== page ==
The hyperlink comes with an implicit promise. Anybody can link to anything. You can link to any webpage that exists. You can link to any webpage that no longer exists. You can link to nothing. That has its downsides, but it’s what enabled the web to so quickly become globally distributed.
So a link can link to anything. But what a link can link to legally, what’s sometimes known as a “right to link,” is more challenging to define.
In June of 1996, Glen Roberts published a website with disturbing and potentially harmful content. Naming it The Stalker’s Homepage, Roberts filled his website with details about how to access phone numbers and addresses of others using publicly available online phone directories.
Roberts insisted that the site wasn’t intended to be harmful, that it was created to protest the ease of access of private information on the web, highlighting just how simple it was to exploit these services. The phone directory’s parent company, Banyan, got their lawyers involved. They sent a letter to Roberts’ ISP, demanding that he take down the website, or remove the link to their service. Roberts called the move an affront to the openness of the web, an action that if carried out, would have disastrous consequences for years to come. The two settled the matter out of court, and Robert’s site stayed up.
The is one of the ways the freedom of the decentralized web—a right to link to anything—bumps up against serious questions about the ethical efficacy of content. And so, on occasion, you will see legal disputes around the ethics of hyperlinks.
Then, of course, there are times when there is money involved.
One early case about the right to link originated in the most remote of locations, a small archipelago off the coast of Scotland known as Shetland. A popular cruise destination, the local population stands at just north of 20,000 people. Its local paper, The Shetland Times, dates back to the late 19th century. And yet despite its relatively limited circulation and longstanding roots in print tradition, The Shetland Times was an early adopter of the web, launching a test version of its site as early as March of 1996. The site featured most of the articles that could be found in print. Advertising was contained to the homepage, to avoid unnecessary distractions to the reading experience on individual pages (a sentiment that would feel welcome on the modern web).
It was around that time that a former editor of the Times left the publication to help create the newspaper’s first digital competition, an exclusively online site known, somewhat confusingly, as The Shetland News. Shetland News would share its own articles and content, but would often link directly to articles on The Shetland Times website, bypassing the front-page entirely—and the advertising that came with it. This is standard practice these days, but at the time, this was referred to as “deep-linking,” and it was the source of several legal battles.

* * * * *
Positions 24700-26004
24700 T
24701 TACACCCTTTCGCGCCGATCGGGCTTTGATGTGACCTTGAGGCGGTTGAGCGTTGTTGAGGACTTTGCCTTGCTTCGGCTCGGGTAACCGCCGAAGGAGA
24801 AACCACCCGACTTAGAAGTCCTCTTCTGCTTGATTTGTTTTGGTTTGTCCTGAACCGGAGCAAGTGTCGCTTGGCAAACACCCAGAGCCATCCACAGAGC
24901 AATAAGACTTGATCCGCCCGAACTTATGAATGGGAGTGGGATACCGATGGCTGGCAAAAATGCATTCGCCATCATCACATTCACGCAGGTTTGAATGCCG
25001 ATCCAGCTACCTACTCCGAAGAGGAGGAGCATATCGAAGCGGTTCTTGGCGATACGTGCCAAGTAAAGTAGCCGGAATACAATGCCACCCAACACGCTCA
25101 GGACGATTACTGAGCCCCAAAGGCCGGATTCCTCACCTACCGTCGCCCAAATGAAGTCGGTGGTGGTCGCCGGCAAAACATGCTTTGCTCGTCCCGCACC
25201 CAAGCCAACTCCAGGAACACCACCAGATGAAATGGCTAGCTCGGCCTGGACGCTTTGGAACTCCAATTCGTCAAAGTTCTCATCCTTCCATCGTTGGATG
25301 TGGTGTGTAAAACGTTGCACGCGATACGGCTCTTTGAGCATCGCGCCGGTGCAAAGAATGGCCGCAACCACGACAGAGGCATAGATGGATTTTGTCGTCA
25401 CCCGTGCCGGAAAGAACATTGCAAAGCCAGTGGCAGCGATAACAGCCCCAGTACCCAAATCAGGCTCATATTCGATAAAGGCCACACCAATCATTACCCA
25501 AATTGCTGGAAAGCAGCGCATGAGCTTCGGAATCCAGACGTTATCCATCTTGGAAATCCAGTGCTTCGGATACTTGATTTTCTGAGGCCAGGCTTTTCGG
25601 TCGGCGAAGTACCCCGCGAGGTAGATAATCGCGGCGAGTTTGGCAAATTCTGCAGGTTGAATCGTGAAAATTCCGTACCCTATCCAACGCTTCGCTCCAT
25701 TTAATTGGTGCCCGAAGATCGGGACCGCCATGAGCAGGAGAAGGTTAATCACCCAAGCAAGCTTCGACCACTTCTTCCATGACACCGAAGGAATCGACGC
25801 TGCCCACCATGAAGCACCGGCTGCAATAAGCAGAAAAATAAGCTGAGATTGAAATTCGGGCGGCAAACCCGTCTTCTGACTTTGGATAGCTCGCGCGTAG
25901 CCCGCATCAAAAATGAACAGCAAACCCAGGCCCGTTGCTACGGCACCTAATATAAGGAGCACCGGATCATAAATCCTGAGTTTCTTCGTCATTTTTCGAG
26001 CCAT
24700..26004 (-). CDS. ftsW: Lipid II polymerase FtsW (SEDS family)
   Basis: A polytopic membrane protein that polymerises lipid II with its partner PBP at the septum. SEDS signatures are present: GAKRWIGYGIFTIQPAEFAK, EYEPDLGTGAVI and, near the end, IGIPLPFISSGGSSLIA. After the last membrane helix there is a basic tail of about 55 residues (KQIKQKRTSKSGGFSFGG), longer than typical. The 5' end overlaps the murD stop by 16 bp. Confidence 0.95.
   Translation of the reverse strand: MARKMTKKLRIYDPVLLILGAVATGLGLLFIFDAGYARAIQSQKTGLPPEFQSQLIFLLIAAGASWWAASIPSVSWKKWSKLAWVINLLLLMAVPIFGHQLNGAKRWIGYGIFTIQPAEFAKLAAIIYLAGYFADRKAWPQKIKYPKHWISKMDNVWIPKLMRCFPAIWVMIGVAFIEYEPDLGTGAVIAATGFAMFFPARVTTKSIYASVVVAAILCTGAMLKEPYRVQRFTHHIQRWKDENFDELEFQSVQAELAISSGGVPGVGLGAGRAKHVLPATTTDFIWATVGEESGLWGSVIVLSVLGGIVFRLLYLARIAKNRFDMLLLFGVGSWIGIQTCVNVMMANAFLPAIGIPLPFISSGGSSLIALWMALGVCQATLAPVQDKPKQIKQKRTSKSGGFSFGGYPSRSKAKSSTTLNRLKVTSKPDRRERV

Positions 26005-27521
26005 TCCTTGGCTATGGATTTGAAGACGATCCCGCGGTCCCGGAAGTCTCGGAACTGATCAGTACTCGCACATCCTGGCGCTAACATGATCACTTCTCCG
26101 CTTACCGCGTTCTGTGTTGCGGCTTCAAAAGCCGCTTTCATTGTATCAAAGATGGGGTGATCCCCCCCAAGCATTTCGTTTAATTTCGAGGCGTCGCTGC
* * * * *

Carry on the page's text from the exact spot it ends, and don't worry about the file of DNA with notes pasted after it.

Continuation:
The Times and the News made it to court, with the former arguing that the latter, by bypassing their source of income, was infringing on the paper’s copyright. The News contended that mere headlines and links were not protected by copyright. The court agreed with the Times version of events in an initial finding, but the matter was eventually settled out of court, The Shetland News agreeing to link only to the site’s front page, with proper attribution.
A number of subsequent cases regarding deep linking continued. The highest profile case came in 1997 when Microsoft, in a series of online city guides they created in the wake of their sudden rush to the web, deep linked to individual event sales on Ticketmaster’s website. One could, potentially, argue that this arrangement was best for everyone. Users went right to the listing they wanted and Ticketmaster still got a cut of the sale. But Ticketmaster insisted that, like The Shetland Times, Microsoft was bypassing their front-page advertising and profiting directly from their content. The case lasted years, until 1999 when Microsoft agreed to stop their deep linking practice.
Deep linking became such a hotly debated issue, that publishers began to try to find ways to profit from it directly. Nando.net is a fascinating early web publisher, transforming a regional Raleigh newspaper into a digital community hub and full-on Internet Service Provider (and this was back in the mid-90’s). They added local and national news to their site several times a day. As a result, they were the source of a lot of deep links.